Strabo's account is less careful in the dimensions, merely giving roughly a stadium for the height and base of each of the larger Pyramids, and saying that one is a little larger than the other. As these dimensions vary from .85 to 1.25 stadia, he is, at least, quite as accurate as he professes to be. He gives the invaluable description of the Great Pyramid doorway, which (as will be seen In sect. 126) so exactly accords with the only remaining doorway of a pyramid. He also mentions the Third Pyramid being cased nearly up to the middle with black stone from Ethiopia.

Pliny gives a more exact measurement than any other ancient author, stating the Great Pyramid base as 883 feet. This would require a foot of 10.2705 inches; and this is just half of the cubit of 20.541, or a rather short form of the Egyptian cubit, Taking the mean cubit, we cannot tax him with a greater error than 1/230 of the whole, which is quite as close as some of the most credible measures taken in this century.

[p. 161] Thus we see that there is in these historians an honesty and correctness in their descriptions, and a fulfilment of the amount of accuracy which they profess, which it would have been well for many — perhaps for most — modern writers to have imitated.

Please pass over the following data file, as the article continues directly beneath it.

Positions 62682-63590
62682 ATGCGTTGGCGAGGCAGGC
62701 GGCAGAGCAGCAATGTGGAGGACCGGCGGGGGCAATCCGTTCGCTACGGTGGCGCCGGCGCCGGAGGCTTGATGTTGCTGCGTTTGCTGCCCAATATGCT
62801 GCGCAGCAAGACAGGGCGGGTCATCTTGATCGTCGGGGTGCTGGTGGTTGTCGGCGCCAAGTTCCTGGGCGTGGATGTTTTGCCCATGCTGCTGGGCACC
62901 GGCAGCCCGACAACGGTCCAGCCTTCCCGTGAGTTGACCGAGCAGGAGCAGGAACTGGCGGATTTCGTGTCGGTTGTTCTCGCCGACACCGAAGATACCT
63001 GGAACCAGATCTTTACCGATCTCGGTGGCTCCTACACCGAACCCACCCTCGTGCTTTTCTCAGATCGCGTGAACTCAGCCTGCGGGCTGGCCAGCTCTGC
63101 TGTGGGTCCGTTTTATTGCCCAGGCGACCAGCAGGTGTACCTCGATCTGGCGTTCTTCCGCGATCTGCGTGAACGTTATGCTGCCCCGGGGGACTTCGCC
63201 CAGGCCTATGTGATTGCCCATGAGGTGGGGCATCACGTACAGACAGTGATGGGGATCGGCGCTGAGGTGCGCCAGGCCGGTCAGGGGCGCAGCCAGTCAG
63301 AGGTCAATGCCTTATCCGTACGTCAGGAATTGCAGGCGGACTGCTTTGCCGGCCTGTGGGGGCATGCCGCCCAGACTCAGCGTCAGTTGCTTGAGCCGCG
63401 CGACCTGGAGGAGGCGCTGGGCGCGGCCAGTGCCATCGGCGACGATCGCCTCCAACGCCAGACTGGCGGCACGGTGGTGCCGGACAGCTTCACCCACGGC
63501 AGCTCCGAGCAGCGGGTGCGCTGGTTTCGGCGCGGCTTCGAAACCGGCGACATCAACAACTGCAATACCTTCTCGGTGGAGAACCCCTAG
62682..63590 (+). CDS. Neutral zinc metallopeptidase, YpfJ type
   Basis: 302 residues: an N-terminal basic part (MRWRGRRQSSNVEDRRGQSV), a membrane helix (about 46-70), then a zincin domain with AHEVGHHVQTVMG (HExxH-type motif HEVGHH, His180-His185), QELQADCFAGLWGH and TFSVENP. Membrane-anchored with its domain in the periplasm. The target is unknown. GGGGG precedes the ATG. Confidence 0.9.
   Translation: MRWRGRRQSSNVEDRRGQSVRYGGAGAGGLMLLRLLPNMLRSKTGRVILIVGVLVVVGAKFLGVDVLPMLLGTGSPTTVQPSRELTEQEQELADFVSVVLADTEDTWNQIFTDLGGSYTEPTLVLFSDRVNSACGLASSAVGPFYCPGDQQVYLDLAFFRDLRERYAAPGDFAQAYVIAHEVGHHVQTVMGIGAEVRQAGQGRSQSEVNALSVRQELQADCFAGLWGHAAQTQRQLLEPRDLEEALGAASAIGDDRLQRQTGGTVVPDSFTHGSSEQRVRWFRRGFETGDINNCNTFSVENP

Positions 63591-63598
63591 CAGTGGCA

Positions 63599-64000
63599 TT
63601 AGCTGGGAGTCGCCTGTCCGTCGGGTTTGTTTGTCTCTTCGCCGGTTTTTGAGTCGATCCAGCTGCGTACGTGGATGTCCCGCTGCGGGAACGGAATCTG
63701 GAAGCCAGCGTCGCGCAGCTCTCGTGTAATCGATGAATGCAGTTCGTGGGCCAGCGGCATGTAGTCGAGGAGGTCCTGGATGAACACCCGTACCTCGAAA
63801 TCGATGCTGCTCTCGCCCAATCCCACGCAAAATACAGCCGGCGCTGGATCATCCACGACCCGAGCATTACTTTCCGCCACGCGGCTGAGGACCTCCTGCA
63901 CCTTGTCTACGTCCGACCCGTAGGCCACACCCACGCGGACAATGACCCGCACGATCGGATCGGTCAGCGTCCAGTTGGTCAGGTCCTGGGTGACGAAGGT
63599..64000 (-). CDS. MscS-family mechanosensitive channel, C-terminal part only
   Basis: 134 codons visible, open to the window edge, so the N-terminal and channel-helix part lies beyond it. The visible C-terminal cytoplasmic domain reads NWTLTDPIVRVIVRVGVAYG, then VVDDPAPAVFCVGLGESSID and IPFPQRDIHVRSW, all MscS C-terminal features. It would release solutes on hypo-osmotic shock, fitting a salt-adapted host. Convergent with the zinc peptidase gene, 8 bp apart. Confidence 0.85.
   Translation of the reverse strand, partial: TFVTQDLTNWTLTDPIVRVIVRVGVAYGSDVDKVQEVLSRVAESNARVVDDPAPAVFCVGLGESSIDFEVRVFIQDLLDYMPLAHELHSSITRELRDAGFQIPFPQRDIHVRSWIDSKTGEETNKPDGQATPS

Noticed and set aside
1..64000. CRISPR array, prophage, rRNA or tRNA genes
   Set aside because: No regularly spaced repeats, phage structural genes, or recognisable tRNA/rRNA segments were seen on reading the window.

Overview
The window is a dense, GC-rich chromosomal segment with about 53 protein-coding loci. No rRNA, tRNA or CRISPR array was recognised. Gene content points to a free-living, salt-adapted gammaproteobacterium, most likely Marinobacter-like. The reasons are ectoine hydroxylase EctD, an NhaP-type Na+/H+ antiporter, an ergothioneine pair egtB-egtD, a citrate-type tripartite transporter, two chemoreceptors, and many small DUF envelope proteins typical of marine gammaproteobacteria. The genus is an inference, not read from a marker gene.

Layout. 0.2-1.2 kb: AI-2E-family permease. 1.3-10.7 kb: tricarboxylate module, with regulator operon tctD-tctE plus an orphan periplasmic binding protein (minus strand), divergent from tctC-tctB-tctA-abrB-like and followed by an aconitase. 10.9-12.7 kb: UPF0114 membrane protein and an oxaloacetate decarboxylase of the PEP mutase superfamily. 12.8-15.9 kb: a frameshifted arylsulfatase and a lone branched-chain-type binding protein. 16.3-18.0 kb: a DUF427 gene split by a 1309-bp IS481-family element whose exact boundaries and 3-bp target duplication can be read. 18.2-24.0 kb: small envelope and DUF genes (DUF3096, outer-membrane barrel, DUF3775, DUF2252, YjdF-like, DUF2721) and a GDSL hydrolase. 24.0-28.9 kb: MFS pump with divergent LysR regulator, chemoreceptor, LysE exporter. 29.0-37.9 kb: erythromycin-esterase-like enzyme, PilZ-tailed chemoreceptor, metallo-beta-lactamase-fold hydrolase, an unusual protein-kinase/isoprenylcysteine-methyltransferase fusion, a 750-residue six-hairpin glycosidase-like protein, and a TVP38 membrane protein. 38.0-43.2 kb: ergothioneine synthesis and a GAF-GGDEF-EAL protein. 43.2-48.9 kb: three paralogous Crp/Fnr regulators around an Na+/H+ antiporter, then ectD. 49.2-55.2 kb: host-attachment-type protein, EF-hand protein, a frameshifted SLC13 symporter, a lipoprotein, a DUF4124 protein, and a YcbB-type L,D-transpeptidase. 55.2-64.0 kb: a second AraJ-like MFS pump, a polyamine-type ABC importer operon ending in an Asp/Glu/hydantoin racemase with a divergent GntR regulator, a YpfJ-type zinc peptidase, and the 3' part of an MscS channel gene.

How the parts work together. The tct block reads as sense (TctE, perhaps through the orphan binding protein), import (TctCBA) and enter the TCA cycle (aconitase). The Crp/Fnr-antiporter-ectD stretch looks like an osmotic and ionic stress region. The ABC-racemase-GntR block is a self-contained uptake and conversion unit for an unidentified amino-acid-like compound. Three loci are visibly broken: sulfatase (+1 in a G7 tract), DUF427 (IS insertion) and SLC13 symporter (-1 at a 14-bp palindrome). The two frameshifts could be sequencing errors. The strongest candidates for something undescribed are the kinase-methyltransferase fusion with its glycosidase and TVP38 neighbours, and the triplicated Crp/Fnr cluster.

The clear and unexaggerated account of the passages of the Great Pyramid given by Edresi, in 1236 A.D., deserves notice for its superiority to the greater number of Arabic accounts.

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NOTES:     (Use browser back button to return.)

1. Excepting some on the anomolous little Pyramid at Riga, of the 5th dynasty.

2. Herodotus.

3. Manetho.

4. Sent is sometimes named by a fish, a determinative without hieroglyphics; and An sometimes has a fish as a determinative in the name; but there is no case of a determinative prefixed.

5. Here, again, Herodotus retains the final vowel, though adding a nasal in Khefrena.

6. See the Procès-verbal  in "Monographie de l'Eglise de Saint-Denis," par le Bon. De Guilhermy, 1848.

7. The accuracy with which Herodotus states what he saw, and relates what he heard; the criticism he often applies to his materials; and the care with which he distinguishes how much belief he gives to each report; — all this should prevent our ever discrediting his words unless compelled to do so.